Transformation of Existing Product: Royal Enfield – You may notice in the Indian roads a lot more Royal Enfield Bullets plying which was not a case for many years when the 100cc bikes became the hot thing. This is a huge success story when it comes to finding the right Product Market Fit. Royal Enfield was in a do or die situation in the early 2000s – the discussion was around whether to sell off or shut down and its next-gen leader Siddhartha Lal stood up and asked for the last chance to revive. Here are the things they did to reach product-market fit – and the success is big case study now

  • Leisure Segment – The bike had its reputation, a cult following, an instantly recognisable build, and aspirational value. So it was given not to go to the commuter segment
  • Innovate with new tech but still keep the old charm that customers loved. They changed the engine which had 30 % fewer parts, and 30% better power, plus fuel efficient
  • Fix the quality process and problem – formed a field quality rapid action force to bridge the gap between customer expectations and the reality
  • Sales Experience had to be improved – new company-owned showrooms were launched and dealer network was expanded
  • Get the best talent – the company hired top talent – a new CEO who had enormous experience in transformation and revival, with auto experience

So as you can see over the years, there were very visible actions taken and we know how Royal Enfield is such a huge success. You can read the full case study here

Clear Definition of Market and Problem Statement: Career360 – When I was doing some innovation projects to leverage big data a few years back on EduCareer, I bumped into this startup that I thought had a very clear differentiation of their market and huge potential in India which has a huge number of young students – seeking to know what, where, why and how they should study something in order for them to reach their dreams.

The problem that they laid out to solve, is a huge one – as every student and parents of the student have this as their top priority – which validates the market need.

The objective as laid out by their founder Peri Maheshwar really makes the problem statement very clear – “

– To ensure that every student makes an informed career choice.

– To force institutions to greater transparency with their data and achievements

– To create an Information eco system suited for the 98% Indians than the 2% most meritorious one’s.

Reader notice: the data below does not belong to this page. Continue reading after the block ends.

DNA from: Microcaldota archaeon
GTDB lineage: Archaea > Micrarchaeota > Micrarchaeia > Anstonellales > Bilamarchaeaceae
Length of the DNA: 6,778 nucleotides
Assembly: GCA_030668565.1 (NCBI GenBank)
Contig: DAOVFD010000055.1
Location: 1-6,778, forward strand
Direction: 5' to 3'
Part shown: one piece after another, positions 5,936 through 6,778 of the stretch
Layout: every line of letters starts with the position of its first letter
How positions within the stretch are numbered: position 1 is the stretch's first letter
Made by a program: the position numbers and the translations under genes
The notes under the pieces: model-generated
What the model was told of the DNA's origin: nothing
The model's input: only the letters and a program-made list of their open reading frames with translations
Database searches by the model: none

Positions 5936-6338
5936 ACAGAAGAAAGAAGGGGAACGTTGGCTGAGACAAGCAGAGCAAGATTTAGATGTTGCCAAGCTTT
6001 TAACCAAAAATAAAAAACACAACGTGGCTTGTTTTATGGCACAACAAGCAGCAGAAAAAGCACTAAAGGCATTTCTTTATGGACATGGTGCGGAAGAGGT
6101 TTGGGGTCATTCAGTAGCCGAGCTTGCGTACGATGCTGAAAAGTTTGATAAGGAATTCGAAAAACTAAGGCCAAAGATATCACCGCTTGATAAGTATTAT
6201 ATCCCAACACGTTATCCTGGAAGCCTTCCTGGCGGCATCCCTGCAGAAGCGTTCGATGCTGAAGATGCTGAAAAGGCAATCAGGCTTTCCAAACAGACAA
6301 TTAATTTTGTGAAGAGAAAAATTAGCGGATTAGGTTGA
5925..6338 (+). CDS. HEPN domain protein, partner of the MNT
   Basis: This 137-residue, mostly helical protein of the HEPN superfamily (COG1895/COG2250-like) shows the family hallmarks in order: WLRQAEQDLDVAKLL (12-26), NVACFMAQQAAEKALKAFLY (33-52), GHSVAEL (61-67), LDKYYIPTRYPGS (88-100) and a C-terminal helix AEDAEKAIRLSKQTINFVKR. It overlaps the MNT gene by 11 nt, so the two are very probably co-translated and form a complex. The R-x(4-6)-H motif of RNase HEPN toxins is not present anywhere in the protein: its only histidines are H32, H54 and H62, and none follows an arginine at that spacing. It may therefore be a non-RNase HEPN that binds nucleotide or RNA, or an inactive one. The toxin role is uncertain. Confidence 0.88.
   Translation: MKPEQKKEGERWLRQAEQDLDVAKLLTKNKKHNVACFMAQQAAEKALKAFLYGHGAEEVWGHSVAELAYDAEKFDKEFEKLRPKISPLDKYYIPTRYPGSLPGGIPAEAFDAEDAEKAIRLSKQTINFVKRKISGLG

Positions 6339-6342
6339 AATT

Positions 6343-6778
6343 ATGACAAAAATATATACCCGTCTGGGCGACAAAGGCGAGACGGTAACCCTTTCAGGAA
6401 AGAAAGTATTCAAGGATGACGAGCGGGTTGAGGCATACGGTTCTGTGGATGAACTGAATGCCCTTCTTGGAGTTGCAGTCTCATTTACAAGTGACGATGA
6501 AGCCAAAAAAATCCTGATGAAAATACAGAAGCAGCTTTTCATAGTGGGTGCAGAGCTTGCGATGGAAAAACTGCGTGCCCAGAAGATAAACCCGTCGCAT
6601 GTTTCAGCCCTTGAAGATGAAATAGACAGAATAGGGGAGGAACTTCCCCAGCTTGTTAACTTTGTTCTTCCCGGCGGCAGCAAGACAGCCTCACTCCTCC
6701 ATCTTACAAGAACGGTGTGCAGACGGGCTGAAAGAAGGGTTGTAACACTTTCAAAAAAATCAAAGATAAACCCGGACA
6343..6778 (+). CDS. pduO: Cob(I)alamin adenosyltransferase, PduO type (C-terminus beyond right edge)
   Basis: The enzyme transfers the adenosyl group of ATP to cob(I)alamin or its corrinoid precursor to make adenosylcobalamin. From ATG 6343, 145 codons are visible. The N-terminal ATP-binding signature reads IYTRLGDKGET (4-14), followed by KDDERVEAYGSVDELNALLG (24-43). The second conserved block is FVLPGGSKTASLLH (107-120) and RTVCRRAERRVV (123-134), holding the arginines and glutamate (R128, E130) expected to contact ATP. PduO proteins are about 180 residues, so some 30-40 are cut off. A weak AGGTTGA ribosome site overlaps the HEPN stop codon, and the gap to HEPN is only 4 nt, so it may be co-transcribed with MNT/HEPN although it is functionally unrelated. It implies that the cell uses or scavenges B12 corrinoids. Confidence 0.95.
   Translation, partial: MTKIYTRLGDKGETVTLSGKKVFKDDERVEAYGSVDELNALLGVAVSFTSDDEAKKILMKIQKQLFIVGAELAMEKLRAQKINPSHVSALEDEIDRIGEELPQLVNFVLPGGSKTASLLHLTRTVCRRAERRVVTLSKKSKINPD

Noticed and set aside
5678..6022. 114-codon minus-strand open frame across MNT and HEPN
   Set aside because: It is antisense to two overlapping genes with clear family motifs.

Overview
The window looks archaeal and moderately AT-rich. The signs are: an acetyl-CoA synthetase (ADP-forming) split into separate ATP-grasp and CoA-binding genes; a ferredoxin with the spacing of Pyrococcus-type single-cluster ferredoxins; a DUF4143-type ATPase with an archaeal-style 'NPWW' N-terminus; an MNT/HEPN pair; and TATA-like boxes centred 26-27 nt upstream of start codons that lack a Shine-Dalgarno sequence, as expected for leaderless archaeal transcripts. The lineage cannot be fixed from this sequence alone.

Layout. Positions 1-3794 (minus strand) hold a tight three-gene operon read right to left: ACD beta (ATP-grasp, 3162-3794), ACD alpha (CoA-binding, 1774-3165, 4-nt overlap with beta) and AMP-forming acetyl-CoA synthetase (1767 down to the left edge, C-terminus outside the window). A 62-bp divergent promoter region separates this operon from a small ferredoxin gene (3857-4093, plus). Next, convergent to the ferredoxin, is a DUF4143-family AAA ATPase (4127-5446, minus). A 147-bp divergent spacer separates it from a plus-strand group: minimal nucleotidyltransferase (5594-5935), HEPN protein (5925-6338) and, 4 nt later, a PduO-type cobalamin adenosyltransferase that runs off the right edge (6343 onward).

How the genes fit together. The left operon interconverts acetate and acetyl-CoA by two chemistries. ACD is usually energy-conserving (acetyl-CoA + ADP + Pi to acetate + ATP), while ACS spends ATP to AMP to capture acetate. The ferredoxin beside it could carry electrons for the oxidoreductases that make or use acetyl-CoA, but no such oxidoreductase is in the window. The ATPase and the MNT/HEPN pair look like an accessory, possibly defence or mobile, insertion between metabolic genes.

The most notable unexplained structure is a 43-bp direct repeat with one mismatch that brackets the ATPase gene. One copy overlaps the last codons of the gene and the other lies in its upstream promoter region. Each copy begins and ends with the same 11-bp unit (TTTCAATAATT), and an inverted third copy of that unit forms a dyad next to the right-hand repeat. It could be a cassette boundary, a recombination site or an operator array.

For us, a career is a life. A student isn’t any other customer. He is a life. He needs to be protected.”

As the market is clear and exists, once the focused founder is on a mission to build a product for this market (Student), they were naturally able to get there. Offcourse their journey has been with a lot of hard work, innovations – it’s been great to observe from what they have started out with to how they have really transformed their product and tools to address the market. With a high school going daughter, we have been personally benefitted by them, so are the millions of students/parents in India. The best part of their offering is that they are multi-platform – Careers360’s has been reaching out to students through multiple platforms viz. print, web, mobile and TV. So it’s a case of great omnichannel experience for the student through traditional and tech channels.

Career360 is a clear example of how Marc A says “In a great market – a market with lots of real potential customers – the market pulls the product out of the startup”.

Leverage similar idea to validate market: SeekSherpa – I met this startup in one of the Google Launchpad events, and I straightaway was blown away with the idea. I have been personally tracking the travel industry very closely and how tech is helping this further. In that Airbnb, story is amazing, as it really was a huge vaccine product to address a market that existed for the “tired of hotels”travellers. SeekSherpa was a great offshoot of Airbnb type idea – in the same industry but for a different product offering. SeekSherpa connect “real” local tour guides and Sherpa’s for the “tired of regular guides” travellers.